Elections are tomorrow. I was worn out on the media hype, attack ads, and pithy Facebook posts back in March, so I sincerely hope that all the people who have an opinion one way or the other go out tomorrow, do their civic duty, and then graciously accept the final decision and look forward as a country, and not hate-filled, polarized individuals intent on striking out at anyone who disagrees with them.
*sigh* Now that I have that off my chest I'll get on with the events of the day.
A few weeks ago we RSVP'd for an open house night at the local university's planetarium. They've done some heavy renovating over the past year, and this was a "teaser" evening to allow the public in before they have the official grand opening in February. We weren't 100% sure what the program would be, but we thought it would make for an interesting diversion, and perhaps Small might enjoy seeing the ceiling full of stars. It turned out to be a surprisingly enjoyable hour- the head of the department gave a brief overview of the night sky and pointed out the constellations currently visible in our hemisphere, and then they had a slide show discussion regarding Curiosity and some of the photos coming back from Mars. Small was suitably impressed with the star-gazing aspect and piped up several times when Dr. Hurd asked the assembled group questions (which had most of the college students laughing). There were perhaps two dozen people in attendance all told, and the department had a small reception with star cookies and punch for afterwards, which Small thought was the absolute bees' knees... Dr. Hurd even dished her out a cup of punch and thanked us for coming personally. Earlier in the evening I wasn't feeling well and had considered blowing it off, but in hindsight I'm really glad we went. We had an enjoyable family outing for just the price of gas, there was a positive educational aspect, and now we have plans to go back for the grand opening to see what it will be like when everything is fully up and running (which should also be a nice distraction from the typical gloom of February).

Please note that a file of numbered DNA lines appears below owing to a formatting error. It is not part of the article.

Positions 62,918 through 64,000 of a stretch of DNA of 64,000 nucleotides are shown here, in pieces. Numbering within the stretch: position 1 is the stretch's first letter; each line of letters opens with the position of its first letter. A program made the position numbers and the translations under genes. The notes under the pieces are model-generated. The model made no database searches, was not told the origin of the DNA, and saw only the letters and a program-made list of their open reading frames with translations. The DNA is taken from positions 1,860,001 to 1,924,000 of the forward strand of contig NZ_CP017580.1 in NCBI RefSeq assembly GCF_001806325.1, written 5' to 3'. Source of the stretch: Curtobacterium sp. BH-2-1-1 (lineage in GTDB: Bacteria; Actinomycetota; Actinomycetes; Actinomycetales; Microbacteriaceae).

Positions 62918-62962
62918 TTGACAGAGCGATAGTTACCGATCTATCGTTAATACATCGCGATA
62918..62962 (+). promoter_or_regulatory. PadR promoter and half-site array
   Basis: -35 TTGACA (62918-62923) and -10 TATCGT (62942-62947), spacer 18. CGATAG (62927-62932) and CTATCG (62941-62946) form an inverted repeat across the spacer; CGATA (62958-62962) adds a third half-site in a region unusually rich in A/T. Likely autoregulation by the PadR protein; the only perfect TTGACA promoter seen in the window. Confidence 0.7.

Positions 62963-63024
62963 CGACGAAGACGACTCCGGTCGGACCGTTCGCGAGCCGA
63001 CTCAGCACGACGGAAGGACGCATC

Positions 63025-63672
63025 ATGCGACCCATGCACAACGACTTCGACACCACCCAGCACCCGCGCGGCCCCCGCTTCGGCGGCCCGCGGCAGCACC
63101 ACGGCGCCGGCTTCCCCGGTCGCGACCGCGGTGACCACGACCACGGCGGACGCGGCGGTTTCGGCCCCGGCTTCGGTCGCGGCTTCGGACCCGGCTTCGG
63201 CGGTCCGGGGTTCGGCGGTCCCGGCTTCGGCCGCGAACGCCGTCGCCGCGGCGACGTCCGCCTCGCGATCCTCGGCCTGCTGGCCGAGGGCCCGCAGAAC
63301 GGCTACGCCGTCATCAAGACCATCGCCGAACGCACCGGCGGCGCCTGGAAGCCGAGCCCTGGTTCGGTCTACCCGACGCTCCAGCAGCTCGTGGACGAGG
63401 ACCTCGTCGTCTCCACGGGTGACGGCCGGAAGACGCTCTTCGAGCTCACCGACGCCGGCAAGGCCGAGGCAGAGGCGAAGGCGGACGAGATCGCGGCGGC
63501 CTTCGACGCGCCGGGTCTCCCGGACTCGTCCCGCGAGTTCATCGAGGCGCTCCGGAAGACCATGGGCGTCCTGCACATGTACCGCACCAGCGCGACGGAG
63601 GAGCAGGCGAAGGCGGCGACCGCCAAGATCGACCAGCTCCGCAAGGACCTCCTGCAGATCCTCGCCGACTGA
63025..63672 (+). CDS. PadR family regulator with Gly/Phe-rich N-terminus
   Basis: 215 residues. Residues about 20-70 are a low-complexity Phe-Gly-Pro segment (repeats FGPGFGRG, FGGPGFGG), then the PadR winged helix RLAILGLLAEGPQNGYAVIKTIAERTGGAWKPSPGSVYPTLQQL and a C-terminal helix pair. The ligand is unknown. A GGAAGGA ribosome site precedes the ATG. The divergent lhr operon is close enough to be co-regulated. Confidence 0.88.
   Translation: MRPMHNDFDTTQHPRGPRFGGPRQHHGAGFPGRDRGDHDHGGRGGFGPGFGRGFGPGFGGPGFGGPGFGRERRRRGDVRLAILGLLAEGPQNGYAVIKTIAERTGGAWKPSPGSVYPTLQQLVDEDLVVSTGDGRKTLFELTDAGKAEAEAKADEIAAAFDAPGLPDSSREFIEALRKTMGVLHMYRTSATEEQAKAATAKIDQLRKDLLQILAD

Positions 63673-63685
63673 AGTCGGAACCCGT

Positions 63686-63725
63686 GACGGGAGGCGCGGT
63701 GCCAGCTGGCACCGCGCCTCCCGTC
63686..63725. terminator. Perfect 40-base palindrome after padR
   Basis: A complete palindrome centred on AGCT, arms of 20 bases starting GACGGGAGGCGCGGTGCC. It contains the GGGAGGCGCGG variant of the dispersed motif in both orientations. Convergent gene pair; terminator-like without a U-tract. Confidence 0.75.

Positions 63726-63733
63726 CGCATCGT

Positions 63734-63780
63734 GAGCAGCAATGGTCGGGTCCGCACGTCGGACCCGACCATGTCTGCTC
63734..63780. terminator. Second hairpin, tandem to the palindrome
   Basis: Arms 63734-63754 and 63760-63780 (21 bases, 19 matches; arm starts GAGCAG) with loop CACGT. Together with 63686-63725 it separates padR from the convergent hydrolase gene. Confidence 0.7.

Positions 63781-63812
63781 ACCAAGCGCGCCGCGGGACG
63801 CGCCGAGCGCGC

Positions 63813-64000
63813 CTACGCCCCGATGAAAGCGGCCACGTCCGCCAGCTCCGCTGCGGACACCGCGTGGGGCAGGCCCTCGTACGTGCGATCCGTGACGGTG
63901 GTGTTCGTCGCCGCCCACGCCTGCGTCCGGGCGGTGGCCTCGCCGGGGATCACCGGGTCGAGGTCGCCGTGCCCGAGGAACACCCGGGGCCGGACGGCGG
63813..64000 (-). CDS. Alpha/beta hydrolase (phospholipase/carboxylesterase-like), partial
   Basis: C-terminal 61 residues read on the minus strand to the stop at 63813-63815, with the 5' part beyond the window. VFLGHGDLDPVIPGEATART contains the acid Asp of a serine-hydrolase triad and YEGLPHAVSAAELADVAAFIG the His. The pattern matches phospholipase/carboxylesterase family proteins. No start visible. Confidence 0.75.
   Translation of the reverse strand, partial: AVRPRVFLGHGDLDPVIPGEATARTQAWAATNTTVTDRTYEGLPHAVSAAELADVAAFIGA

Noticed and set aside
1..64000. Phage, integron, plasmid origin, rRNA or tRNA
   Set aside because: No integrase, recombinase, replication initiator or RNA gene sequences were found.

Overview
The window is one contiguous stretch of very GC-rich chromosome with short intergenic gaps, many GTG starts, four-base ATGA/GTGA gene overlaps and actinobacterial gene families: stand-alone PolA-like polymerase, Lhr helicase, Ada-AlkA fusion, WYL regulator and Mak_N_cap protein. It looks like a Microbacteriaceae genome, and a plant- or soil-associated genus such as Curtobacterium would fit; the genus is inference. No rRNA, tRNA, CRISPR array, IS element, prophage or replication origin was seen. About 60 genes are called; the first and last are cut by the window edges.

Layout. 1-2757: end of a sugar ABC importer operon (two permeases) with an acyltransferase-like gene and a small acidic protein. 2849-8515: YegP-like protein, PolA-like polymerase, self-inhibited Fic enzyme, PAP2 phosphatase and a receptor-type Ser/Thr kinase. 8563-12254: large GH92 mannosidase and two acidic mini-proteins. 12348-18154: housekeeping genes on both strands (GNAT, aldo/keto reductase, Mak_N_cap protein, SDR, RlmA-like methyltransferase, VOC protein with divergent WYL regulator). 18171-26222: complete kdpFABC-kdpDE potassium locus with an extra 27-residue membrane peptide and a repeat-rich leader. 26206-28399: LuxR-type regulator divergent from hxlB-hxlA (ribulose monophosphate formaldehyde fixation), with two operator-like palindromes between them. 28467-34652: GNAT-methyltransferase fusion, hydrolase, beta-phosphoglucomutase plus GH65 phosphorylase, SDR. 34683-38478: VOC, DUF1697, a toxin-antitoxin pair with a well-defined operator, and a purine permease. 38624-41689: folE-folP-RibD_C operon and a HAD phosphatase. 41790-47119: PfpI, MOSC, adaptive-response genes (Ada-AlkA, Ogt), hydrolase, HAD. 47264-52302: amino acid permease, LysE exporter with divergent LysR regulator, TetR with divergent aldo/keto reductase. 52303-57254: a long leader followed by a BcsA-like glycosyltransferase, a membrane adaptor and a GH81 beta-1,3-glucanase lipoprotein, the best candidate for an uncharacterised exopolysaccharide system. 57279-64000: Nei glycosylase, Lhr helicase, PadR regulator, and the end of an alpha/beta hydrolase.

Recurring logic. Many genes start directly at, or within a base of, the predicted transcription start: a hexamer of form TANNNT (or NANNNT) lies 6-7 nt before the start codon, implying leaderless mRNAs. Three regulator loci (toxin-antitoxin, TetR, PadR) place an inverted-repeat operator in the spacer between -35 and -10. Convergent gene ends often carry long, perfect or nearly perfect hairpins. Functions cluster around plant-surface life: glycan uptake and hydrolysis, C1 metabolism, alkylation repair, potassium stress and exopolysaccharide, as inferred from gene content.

In the few university towns where I've lived there appears to be a large demarcation between the university population and that of the townsfolk, as though the university is some sort of strange parasite that the town is forced to live with. Would that attitude change if more people took advantage of events like the one we attended tonight? Or would people continue to gripe because they are forced to deal with college students in their midst and pay taxes to support the institution, whether they want to or not? The Sunday paper regularly has "free to the public" events hosted by the various area colleges, ranging from concerts to lectures to gallery openings, and half a dozen other things besides. If the offer is there, why not take advantage of it?